On January 1, 2001, a group of Syrian lawyers demanded a complete reform of the constitution, the lifting of emergency laws, and the concession of full civil liberties. Shortly thereafter, a group of activists published the founding charter of their civil society committee — better known as the “Declaration of the 1,000.” The following day, the Jamal Atassi Forum for Democratic Dialogue was established with the participation of communists, Nasserites, socialists and Baathist critics of the regime, and on March 7, authorization was given to create independent organizations for the defense of human rights as well as cultural and social associations made up of moderate Muslims. This group included the Islamic Studies Center, headed by Muhammad Habash, a progressive scholar opposed to the Muslim Brotherhood, who served as a parliament member. By July 3, 2001, the Human Rights Association of Syria had been established with lawyer Haitham al-Malih as president.
In just a few months, two hundred discussion clubs and forums were created. Reacting to the proliferation of spaces where the future of Syria was being freely debated, the regime pushed back, fearful it might lose its monopoly on power. Invoking a need to maintain national unity in the face of external threats, beginning in September 2001, the regime arrested deputies Riad Saif and Mamoun al-Homsi, economist Arif Dalila, lawyer Anwar al-Bunni, and Atassi Forum spokesman Habib Issa, followed in short order by Kamal al-Labwani and Haitham al-Malih. All were sentenced to between three and twelve years in jail on charges of “weakening national sentiment” and “inciting sectarian strife.” Other important figures were forbidden to leave the country including Radwan Ziyyade, director of the Damascus Center for Human Rights Studies, and Suhair Atassi, director of the Jamal Atassi Forum.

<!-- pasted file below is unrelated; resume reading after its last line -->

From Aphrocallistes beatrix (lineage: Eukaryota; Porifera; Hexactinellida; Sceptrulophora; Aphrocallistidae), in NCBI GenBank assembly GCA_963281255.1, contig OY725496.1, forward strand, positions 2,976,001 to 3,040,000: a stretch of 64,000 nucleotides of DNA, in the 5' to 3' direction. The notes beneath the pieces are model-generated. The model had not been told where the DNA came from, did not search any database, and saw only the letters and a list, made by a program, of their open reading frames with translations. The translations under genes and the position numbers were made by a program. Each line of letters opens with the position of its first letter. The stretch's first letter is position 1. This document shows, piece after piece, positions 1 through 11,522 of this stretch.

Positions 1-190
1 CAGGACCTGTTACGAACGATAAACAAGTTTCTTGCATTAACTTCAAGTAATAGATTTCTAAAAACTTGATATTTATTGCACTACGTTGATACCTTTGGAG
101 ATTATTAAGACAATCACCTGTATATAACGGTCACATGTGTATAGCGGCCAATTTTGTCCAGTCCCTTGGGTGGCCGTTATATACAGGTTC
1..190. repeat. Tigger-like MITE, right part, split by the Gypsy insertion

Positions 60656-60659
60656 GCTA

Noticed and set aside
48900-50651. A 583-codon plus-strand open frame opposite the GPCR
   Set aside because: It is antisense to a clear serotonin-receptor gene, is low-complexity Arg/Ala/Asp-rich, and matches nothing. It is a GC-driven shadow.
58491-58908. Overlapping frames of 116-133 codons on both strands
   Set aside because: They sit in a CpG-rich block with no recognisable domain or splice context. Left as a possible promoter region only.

In an open challenge to the regime, prominent figures persisted in the demand for reform. The Damascus declaration stated that the “establishment of a democratic national regime is the basic approach to the plan for change and political reform. It must be peaceful, gradual, founded on accord, and based on dialogue and recognition of the other.” This declaration also called on the government to “abolish all forms of exclusion in public life by suspending the emergency law; and abolish martial law and extraordinary courts, and all relevant laws, including Law 49 for the year 1980 [which made membership in the Muslim Brotherhood a capital offense]; release all political prisoners; [allow] the safe and honorable return of all those wanted and those who have been voluntarily or involuntarily exiled with legal guarantees; and end all forms of political persecution by settling grievances and turning a new leaf in the history of the country.”